Radioactive Dating: Take Your Programming Skills Nuclear *
|Time Required||Short (2-5 days)|
|Prerequisites||Familiarity with a programming language and basic programming algorithms|
|Material Availability||Readily available|
AbstractHave you ever wondered how it's possible to so accurately date ancient artifacts? Geologists, paleontologists, archeologists, and anthropologists use a statistical process like radioactive isotope decay to date objects through a method called radioactive dating (also known as radiometric dating). To learn more about that method, check out the geology science project How Old Is That Rock? Roll the Dice & Use Radiometric Dating to Find Out. In that particular Project Idea, radioactive decay of isotopes is modeled by rolling dice. While that procedure is a great way to grasp the concept, it would certainly be a time-consuming and tedious process in the real world, even with samples of only 100 dice, which could scarcely be called a "large number." Furthermore, how many trials of rolling up to 100 dice over and over again—while accurately keeping track of the results—would you be willing to do by hand? The most motivated student will only get to a pretty small number of trials. Why not get the help of a computer to do this repetitious work for you?
A computer program can help you create a simulation of what would happen in real life. In this Abbreviated Project Idea, you will simulate the decay of radioactive isotopes. To get started, do you know how to program a random event like rolling a die or a decaying isotope? The tool you will use for this is called a pseudorandom number generator, which creates almost-random numbers on a computer. This will set you on the path to generating a radioactive decay curve on your computer. At the end of this Abbreviated Project Idea, you'll find some suggestions on how you can incorporate this information into a computer science project.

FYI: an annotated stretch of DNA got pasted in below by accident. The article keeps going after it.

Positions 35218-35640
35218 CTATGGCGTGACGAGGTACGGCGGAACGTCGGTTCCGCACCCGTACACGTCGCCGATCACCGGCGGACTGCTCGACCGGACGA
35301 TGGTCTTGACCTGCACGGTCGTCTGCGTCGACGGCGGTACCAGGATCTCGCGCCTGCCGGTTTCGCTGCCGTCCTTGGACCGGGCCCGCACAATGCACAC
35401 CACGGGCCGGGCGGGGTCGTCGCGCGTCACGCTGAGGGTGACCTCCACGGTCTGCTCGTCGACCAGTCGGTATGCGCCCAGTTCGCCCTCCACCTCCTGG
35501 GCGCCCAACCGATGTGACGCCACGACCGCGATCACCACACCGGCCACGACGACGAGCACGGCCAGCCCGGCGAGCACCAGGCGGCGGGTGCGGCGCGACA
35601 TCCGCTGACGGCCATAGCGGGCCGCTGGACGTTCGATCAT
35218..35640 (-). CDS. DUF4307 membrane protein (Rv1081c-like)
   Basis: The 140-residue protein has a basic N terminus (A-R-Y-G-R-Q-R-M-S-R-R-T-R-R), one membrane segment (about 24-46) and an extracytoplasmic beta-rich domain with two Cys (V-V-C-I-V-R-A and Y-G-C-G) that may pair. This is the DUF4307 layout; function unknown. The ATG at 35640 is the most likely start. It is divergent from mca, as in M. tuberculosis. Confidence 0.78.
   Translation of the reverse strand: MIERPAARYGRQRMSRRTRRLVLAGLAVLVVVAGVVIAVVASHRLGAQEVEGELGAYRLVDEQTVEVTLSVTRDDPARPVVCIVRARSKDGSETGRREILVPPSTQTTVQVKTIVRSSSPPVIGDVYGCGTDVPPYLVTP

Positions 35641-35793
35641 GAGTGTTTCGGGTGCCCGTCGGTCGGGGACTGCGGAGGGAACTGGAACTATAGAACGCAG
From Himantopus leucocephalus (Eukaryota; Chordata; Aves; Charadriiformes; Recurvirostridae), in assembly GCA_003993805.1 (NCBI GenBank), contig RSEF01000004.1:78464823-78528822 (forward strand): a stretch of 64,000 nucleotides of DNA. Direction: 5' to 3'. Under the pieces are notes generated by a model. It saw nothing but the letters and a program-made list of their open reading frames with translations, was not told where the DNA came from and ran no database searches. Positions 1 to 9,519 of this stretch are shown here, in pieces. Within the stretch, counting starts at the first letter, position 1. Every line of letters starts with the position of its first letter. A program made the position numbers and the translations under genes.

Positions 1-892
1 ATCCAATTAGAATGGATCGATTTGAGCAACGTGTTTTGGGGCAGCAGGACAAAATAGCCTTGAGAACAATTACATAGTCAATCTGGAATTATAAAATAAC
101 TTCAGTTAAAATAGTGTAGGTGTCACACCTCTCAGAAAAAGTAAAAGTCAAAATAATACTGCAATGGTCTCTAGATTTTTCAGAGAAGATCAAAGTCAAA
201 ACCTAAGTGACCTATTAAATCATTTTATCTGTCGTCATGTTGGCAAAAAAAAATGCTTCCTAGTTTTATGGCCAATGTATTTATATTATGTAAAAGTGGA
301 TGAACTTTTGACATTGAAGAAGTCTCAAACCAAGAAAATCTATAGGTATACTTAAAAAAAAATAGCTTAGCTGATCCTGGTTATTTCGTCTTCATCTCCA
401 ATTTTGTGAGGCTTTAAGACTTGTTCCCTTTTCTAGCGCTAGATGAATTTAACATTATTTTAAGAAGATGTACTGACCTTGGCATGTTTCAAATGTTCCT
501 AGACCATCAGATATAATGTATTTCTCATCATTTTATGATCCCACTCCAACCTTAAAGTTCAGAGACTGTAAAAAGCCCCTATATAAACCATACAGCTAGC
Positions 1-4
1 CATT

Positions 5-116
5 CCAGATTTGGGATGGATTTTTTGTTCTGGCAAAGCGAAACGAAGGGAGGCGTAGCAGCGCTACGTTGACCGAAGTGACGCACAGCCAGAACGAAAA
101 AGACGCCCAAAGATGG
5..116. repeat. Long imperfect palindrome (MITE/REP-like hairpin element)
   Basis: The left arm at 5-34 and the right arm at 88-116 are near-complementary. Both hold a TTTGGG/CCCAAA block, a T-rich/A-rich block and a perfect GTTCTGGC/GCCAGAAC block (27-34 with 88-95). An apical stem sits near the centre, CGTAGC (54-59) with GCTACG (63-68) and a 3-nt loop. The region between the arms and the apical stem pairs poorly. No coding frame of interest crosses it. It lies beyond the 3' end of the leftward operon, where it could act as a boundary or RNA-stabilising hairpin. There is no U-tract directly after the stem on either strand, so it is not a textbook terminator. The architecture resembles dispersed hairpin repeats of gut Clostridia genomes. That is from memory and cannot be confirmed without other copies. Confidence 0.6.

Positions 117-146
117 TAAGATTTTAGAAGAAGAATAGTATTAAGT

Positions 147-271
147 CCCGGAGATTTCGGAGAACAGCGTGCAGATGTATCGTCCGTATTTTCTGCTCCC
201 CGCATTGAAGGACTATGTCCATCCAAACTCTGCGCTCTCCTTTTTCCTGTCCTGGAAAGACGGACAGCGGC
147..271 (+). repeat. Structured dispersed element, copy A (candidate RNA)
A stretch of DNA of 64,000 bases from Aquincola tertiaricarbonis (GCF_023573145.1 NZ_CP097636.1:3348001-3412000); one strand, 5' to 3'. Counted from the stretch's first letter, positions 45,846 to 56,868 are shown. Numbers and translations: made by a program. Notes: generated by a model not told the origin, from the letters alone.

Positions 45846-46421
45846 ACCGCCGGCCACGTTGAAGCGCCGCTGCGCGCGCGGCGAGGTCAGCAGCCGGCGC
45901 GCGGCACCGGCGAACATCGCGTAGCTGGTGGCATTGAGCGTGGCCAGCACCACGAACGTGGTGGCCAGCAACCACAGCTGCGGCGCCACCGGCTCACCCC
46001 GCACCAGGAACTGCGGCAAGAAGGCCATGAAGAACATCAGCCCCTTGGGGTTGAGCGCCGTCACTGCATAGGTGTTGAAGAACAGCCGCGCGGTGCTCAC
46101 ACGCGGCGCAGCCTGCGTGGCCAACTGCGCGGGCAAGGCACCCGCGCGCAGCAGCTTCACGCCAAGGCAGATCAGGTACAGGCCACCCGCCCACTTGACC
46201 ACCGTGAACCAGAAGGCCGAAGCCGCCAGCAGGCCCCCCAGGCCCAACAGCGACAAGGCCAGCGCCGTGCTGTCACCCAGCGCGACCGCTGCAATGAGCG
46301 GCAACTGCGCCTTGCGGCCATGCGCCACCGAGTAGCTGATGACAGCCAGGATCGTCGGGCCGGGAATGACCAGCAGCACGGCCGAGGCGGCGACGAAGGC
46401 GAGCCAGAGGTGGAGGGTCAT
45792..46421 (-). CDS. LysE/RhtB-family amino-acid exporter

As you roll a standard six-sided die, you know each number from 1–6 has an equal chance, or probability, to land on top; but you cannot predict which exact number it will be on your roll. This type of process is called a random process. So how can you generate a sample of random numbers by using a perfectly logical machine like a computer? Most programming languages have a random number generator. This is a function that will provide you with an almost-random (or pseudorandom) number. Check out the references provided in the Bibliography section to get a feel for the difference between true randomness and computer-generated randomness, as well as some information about how computers generate these numbers. To test whether or not these pseudorandom numbers can help generate the outcome of rolling dice or predict how isotopes decay, start by looking up the random number generator function for your choice of programming language and read trough its specifications. As an example, in Microsoft® Excel® (a spreadsheet program), RAND() generates a random real number between 0 and 1. The RAND() function in Excel clearly is not going to do the job. You might be lucky; the programming language of your choice might be able to provide a random integer between 1 and 6—exactly what you would get from rolling one die. If not, do you know how to translate a random real number between 0 and 1 to a random integer between 1 and 6?